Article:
I jotted down these postcards on a road trip in the American Southwest at the start of the bad year. They're a writing exercise from my friend and mentor Jacqui Banaszynski – a postcard a day, always intended for a friend but never sent, committed in seconds without pausing the pen, just to let the mind excrete without judgement before the real work starts. I recommend it. Published for traveling minds, without comment or intention.
I drove out of Phoenix on roads six-lane wide. Everywhere else they'd be called highways. Here they're just streets. Bland houses on both sides, cloned to infinity, retreating behind cinderblock walls and moats of sterile lawn. It must take a strong inner life to survive a childhood here, but how could they grow one? A desert of the imagination.
Saguaro National Park
I had imagined the cactus a lone sentinel of the desert. They are armies, descending from the slopes, pouring into the valley, silent, unrelenting legions. They grow in forests with no canopy and no birdsong, only the crunch and swoosh of my boots, alien visitor to an alien land.
Tucson to the Mexican border
You don’t really turn south on highway 80 in Benson, you descend onto it. The road dips and suddenly the desert stretches as far as the Earth exists. The eye goes and goes until, almost in Mexico, hills rise as if God pinched up the tablecloth. I’m heading to Bisbee, tucked in one of the folds. Forty-nine miles in barely bending lines. As I travel south a careless visitor, I think of those who move north in hope and anxiety. I see the acacia shrub that shreds their clothes and the ocotillo that refuses to make shade. I see a border patrol checkpoint. All that ails me vanishes.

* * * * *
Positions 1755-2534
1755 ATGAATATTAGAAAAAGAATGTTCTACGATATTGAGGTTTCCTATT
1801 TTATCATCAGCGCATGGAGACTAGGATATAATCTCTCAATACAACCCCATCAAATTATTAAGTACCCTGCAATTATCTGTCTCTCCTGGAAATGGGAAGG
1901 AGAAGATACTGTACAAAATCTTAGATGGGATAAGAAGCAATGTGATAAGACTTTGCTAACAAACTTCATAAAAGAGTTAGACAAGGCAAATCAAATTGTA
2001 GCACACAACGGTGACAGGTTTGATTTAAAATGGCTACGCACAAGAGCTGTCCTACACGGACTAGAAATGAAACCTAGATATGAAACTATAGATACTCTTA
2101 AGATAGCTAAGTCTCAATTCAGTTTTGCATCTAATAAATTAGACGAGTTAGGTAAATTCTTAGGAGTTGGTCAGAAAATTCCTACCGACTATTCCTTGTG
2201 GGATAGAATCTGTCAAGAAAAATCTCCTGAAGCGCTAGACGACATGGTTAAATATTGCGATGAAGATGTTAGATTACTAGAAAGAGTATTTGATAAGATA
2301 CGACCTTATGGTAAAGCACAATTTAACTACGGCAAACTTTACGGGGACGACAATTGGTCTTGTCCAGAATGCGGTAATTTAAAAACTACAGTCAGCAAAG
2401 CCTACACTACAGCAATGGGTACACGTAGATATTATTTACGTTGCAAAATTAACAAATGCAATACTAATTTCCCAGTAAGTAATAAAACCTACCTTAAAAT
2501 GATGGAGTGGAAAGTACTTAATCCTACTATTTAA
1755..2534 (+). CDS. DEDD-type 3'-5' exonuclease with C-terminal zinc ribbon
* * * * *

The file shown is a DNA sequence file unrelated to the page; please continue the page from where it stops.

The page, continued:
Bisbee and Tombstone, Arizona
There couldn’t be two more different towns in America, and they’re just 20 miles apart. I came to Bisbee first, a copper mining town all stairs and twisty streets between the hills, minutes from the Mexican border. There, store owners put up signs in their windows defending the right to give water to migrants in the desert. The library was awarded Best Small Town Library in America, the locals are quick to point out. Town folks opened it after they woke up one morning in 1882 to one of their own hanging from a street pole. "We’ve got to get more wholesome entertainment," they thought. I’ve barely opened the door to a breakfast joint at the back of a private home that John sits up in his booth and opens his arms wide:
‘’Welcome! Join us. We’re debating how many perfect squares are in a waffle.’’